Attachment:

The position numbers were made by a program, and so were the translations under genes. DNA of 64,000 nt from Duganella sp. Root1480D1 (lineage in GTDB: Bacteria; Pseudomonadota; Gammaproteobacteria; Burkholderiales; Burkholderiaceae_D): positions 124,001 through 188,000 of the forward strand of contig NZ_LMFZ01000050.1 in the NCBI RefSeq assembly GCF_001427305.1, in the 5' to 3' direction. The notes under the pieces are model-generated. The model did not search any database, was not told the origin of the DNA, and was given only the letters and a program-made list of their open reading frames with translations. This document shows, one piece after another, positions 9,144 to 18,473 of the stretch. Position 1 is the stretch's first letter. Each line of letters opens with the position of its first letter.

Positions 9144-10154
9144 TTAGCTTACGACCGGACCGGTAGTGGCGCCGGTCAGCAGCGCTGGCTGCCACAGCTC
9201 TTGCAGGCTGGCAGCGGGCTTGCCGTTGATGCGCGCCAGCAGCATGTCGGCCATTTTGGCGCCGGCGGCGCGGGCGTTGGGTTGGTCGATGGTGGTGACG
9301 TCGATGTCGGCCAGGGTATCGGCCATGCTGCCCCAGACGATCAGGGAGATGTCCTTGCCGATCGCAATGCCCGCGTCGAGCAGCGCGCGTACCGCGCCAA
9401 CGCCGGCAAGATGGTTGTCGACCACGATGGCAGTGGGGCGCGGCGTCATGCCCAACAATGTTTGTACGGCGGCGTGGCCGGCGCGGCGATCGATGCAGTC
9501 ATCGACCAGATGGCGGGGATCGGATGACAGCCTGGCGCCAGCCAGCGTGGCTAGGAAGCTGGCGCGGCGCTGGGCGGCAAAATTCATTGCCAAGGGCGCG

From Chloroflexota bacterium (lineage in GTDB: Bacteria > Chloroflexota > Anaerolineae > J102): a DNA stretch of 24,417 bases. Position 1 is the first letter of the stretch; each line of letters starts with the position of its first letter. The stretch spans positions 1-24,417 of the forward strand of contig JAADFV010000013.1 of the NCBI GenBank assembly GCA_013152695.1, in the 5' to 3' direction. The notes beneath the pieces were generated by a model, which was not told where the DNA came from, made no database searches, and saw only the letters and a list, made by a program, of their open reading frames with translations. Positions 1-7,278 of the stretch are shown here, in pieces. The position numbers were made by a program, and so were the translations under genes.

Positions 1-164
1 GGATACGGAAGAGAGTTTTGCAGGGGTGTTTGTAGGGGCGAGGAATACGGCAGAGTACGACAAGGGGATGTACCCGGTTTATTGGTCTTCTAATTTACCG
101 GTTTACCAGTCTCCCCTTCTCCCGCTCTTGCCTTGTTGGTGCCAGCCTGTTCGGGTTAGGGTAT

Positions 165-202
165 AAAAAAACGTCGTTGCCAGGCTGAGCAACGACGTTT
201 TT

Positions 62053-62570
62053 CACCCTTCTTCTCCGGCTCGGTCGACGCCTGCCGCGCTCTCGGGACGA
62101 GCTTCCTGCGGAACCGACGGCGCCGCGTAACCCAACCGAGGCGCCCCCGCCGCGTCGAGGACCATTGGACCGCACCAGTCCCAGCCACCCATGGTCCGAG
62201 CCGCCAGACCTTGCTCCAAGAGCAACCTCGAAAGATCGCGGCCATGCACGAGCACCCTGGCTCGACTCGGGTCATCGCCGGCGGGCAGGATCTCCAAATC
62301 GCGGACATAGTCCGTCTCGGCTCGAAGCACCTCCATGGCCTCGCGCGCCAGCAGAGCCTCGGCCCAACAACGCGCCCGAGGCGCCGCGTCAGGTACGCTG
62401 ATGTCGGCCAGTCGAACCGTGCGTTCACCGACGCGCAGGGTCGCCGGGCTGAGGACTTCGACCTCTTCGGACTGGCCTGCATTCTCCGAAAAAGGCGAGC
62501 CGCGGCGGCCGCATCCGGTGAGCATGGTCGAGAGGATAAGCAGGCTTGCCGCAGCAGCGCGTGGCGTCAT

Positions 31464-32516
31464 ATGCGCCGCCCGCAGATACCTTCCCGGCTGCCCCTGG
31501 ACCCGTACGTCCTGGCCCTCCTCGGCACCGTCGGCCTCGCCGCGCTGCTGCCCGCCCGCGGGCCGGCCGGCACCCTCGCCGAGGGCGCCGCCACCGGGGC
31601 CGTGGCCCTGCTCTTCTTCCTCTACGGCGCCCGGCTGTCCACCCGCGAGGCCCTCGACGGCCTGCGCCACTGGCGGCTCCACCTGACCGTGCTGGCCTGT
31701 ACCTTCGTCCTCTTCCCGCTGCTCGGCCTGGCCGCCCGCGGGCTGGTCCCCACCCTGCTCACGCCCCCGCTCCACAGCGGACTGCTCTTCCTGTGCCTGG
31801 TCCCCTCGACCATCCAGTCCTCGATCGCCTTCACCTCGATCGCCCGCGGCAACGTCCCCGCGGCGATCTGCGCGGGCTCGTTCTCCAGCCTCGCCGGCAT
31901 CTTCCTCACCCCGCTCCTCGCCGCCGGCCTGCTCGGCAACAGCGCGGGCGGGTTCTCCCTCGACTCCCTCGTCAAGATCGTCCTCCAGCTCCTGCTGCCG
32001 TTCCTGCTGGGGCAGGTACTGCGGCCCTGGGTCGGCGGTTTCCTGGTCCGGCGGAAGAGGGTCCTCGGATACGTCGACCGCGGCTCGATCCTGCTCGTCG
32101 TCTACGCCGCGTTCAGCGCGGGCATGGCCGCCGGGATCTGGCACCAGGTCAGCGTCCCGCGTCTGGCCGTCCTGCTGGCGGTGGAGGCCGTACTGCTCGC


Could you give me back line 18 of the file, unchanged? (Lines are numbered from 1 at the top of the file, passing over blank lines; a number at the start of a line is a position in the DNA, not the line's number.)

62201 CCGCCAGACCTTGCTCCAAGAGCAACCTCGAAAGATCGCGGCCATGCACGAGCACCCTGGCTCGACTCGGGTCATCGCCGGCGGGCAGGATCTCCAAATC